Seeing Is Believing
If, as is said, one can’t see the forest for the trees, might it also sometimes be true that one can’t see the trees for the forest?
Here’s an example: Some people look at their outdoor surroundings, see the green leaves and assume all is good around them. Others look at the same surroundings and see that the green leaves are actually invasive bittersweet vines and not the leaves of their host trees.
Many people fall into the former category; I did too. Ten years ago, we moved, as weekenders, to the banks of the Housatonic River in Litchfield County. As we began to look more closely at the trees surrounding our cottage and that marked the beginning of the woodland, we came to realize that the lush green foliage that attracted us to the property was in fact bittersweet vines growing on the dead or nearly dead trees it was choking.
How did we not perceive that the trees had been neglected for decades?
I started to make my way into the 10 acres of woodland that we purchased with the property. There was one short but clear path that led to a dumping area and from there I could see the sad reality of what was to become a decade-long effort.
Aided by knowledgeable friends and online information sources, we developed a triaged approach to our work. First, we had to get into the woods to be able to work safely. We removed some of the dead trees along the periphery of the woods, along with their bittersweet assassins, using a hand saw to cut the thick vine and carefully brushing glyphosate on the exposed cut. Critically, we never sprayed the glyphosate to ensure there was no collateral effect.
At the time, it seemed obvious to next remove the spikey shrub barberry as it made navigation difficult and painful. I found out years later that barberry plays a key role in undermining the woodland ecosystem. It turns the soil pH alkaline with its decomposing leaf litter and stacks the odds against native plants. Barberry removal is treacherous work and, for several infested areas, we enlisted help to speed the process along. I plan to write about this invasive shrub again in detail.
Once the woods could be accessed, we encountered young trees in the hundreds bound by bittersweet vines; almost all have been rescued over the course of the past 10 years. Unlike the older vines, these can be snipped with a pair of bypass loppers or pulled out by hand. Once unshackled (and some with scars in their bark as evidence of captivity) the trees were able to resume their rightful place, creating a critical understory in a mostly mature woodland. This is arduous but satisfying in the extreme.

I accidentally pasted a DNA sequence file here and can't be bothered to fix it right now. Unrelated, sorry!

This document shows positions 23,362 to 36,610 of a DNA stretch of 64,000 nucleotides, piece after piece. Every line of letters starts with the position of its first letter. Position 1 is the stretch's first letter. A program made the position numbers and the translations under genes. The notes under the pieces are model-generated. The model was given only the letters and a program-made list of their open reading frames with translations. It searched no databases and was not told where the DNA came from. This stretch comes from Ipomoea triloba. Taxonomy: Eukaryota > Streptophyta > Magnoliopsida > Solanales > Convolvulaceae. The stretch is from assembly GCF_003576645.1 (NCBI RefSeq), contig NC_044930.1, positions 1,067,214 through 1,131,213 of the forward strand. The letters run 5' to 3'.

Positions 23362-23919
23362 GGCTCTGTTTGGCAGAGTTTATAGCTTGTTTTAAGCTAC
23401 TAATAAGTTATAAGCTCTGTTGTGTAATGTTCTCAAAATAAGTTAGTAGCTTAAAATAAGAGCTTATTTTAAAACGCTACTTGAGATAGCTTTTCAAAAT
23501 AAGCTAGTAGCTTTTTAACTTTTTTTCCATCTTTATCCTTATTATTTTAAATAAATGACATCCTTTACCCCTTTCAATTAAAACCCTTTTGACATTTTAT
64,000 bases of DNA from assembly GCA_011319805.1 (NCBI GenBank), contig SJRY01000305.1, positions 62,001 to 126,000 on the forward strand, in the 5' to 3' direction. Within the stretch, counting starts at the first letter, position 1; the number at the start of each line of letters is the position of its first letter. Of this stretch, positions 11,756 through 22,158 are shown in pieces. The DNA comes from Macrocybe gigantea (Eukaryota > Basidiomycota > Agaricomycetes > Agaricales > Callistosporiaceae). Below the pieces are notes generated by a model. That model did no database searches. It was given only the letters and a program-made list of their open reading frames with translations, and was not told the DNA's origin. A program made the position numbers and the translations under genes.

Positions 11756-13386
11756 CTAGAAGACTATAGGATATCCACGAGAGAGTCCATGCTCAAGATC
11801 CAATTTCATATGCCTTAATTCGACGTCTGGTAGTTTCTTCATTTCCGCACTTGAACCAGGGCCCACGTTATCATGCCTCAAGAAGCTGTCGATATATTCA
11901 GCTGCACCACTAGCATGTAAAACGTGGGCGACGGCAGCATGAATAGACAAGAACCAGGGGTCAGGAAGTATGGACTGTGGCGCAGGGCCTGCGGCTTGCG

Vine and barberry removal allowed me to see the woods in ways I did not think possible.
I developed an eagle eye for garlic mustard which, like bittersweet, is highly detrimental to the native woodland. Garlic mustard is allelopathic, meaning that it sends out chemicals in the soil that deter other plants from growing nearby. I could spot this villain in its early form as an innocent looking groundcover as well as its, later, elongated, seed-producing form.
Once expanses of land were cleared of invasives, I began to see new plants. These grew spontaneously, as if the “all clear” signal had been given. Shrubs, notably maple-leaf viburnum with their delicate white flowers, currant and later, after a few years of improving soil acidity, low-grow blueberry. Also delicate herbaceous plants: black cohosh, baneberry, Canada mayflower, trillium, partridgeberry and rare clubmoss are among the many gorgeous woodland plant life that emerged in place of the non-natives.
New trees became a time stamp of the work accomplished to eradicate the invasives: oaks, hickories, elms, maples (including moosewood, sycamore and box elder), beech, ironwood, witch hazel, basswood, white pine and hickory. And given the hurdles trees endure —destructive insects, drought, flood, wind — the understory requires many young recruits to create a mature tree canopy.
In my case, seeing was the first step to developing a fascinating, rich relationship with nature in general and the woods in particular. There are important environmental reasons to restore the land around us and I expect to cover these in future columns. But in much the same way that we spend time and money gardening— installing plants to create a multi-sensorial experience — here, in the woods and our meadows, we can ungarden, removing non-native plants to create the conditions for native re-growth and allow nature to gift us its own kind of multi-sensorial experience.
Dee Salomon “ungardens” in Litchfield County.